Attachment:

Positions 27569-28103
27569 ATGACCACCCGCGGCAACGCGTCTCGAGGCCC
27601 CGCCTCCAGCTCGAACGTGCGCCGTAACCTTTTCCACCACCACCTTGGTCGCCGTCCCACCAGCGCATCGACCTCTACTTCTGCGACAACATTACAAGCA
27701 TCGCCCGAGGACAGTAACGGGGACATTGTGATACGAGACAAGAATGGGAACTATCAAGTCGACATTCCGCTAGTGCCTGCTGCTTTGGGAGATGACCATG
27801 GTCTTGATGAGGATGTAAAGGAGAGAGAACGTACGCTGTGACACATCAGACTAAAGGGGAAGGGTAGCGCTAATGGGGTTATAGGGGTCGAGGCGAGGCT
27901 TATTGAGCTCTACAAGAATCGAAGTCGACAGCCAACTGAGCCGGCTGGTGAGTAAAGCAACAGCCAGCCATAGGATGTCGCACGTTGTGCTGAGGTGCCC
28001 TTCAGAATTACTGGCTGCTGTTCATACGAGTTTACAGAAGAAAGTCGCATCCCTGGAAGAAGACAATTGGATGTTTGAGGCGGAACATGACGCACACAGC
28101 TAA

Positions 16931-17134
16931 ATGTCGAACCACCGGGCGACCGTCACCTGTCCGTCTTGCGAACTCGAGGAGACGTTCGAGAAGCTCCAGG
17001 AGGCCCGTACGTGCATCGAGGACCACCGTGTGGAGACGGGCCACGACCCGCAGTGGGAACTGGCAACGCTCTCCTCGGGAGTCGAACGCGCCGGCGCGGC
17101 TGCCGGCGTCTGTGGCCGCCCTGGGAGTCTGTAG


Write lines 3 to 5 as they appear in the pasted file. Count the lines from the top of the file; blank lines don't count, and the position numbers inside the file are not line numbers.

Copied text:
27601 CGCCTCCAGCTCGAACGTGCGCCGTAACCTTTTCCACCACCACCTTGGTCGCCGTCCCACCAGCGCATCGACCTCTACTTCTGCGACAACATTACAAGCA
27701 TCGCCCGAGGACAGTAACGGGGACATTGTGATACGAGACAAGAATGGGAACTATCAAGTCGACATTCCGCTAGTGCCTGCTGCTTTGGGAGATGACCATG
27801 GTCTTGATGAGGATGTAAAGGAGAGAGAACGTACGCTGTGACACATCAGACTAAAGGGGAAGGGTAGCGCTAATGGGGTTATAGGGGTCGAGGCGAGGCT